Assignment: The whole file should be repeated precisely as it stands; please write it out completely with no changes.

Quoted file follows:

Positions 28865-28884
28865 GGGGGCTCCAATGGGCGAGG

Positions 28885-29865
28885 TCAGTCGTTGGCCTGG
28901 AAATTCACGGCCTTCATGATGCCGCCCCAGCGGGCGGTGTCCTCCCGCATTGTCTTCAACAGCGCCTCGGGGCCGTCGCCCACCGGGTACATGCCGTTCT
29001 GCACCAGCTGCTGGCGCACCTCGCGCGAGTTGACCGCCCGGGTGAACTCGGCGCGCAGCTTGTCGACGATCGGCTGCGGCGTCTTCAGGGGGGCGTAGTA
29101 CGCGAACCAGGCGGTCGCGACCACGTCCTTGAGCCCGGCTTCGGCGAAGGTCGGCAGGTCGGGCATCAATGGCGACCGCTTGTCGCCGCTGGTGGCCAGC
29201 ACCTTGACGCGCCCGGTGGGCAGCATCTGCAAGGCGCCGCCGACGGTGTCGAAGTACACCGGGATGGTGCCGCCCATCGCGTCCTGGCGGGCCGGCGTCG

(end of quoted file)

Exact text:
Positions 28865-28884
28865 GGGGGCTCCAATGGGCGAGG

Positions 28885-29865
28885 TCAGTCGTTGGCCTGG
28901 AAATTCACGGCCTTCATGATGCCGCCCCAGCGGGCGGTGTCCTCCCGCATTGTCTTCAACAGCGCCTCGGGGCCGTCGCCCACCGGGTACATGCCGTTCT
29001 GCACCAGCTGCTGGCGCACCTCGCGCGAGTTGACCGCCCGGGTGAACTCGGCGCGCAGCTTGTCGACGATCGGCTGCGGCGTCTTCAGGGGGGCGTAGTA
29101 CGCGAACCAGGCGGTCGCGACCACGTCCTTGAGCCCGGCTTCGGCGAAGGTCGGCAGGTCGGGCATCAATGGCGACCGCTTGTCGCCGCTGGTGGCCAGC
29201 ACCTTGACGCGCCCGGTGGGCAGCATCTGCAAGGCGCCGCCGACGGTGTCGAAGTACACCGGGATGGTGCCGCCCATCGCGTCCTGGCGGGCCGGCGTCG